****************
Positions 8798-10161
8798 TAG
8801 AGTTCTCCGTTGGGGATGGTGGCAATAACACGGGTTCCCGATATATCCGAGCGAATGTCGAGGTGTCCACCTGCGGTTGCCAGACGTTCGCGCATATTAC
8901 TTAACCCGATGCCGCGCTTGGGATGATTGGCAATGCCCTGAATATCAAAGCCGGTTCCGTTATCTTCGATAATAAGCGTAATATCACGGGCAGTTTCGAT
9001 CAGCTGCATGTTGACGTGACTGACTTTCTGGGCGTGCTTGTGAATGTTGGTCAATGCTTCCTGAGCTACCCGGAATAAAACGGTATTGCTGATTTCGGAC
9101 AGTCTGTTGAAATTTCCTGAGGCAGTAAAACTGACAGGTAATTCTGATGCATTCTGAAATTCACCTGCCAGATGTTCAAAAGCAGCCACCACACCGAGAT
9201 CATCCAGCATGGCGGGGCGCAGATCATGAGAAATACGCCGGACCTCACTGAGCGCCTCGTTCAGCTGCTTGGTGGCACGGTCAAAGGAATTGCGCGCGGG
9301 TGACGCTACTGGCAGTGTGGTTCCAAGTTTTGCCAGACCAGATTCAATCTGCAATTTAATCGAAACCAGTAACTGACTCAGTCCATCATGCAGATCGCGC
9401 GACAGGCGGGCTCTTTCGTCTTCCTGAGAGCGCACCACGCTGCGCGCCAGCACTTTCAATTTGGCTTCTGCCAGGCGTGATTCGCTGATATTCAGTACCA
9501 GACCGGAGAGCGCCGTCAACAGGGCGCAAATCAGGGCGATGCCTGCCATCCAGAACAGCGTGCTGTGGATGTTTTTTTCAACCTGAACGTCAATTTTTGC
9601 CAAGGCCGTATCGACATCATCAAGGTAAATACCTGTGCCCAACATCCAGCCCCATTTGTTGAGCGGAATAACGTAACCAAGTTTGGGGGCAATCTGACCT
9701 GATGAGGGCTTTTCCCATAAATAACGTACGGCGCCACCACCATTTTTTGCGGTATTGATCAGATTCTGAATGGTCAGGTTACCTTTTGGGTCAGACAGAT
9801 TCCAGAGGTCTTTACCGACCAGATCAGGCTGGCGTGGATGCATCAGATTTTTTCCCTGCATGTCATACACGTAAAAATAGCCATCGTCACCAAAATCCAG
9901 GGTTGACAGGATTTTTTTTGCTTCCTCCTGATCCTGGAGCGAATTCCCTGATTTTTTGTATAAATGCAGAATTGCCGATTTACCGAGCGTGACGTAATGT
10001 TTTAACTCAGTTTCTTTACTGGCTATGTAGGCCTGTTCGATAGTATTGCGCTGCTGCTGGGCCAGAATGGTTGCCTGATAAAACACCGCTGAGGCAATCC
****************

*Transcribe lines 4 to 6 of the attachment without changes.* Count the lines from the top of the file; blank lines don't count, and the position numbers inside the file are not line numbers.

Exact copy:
8901 TTAACCCGATGCCGCGCTTGGGATGATTGGCAATGCCCTGAATATCAAAGCCGGTTCCGTTATCTTCGATAATAAGCGTAATATCACGGGCAGTTTCGAT
9001 CAGCTGCATGTTGACGTGACTGACTTTCTGGGCGTGCTTGTGAATGTTGGTCAATGCTTCCTGAGCTACCCGGAATAAAACGGTATTGCTGATTTCGGAC
9101 AGTCTGTTGAAATTTCCTGAGGCAGTAAAACTGACAGGTAATTCTGATGCATTCTGAAATTCACCTGCCAGATGTTCAAAAGCAGCCACCACACCGAGAT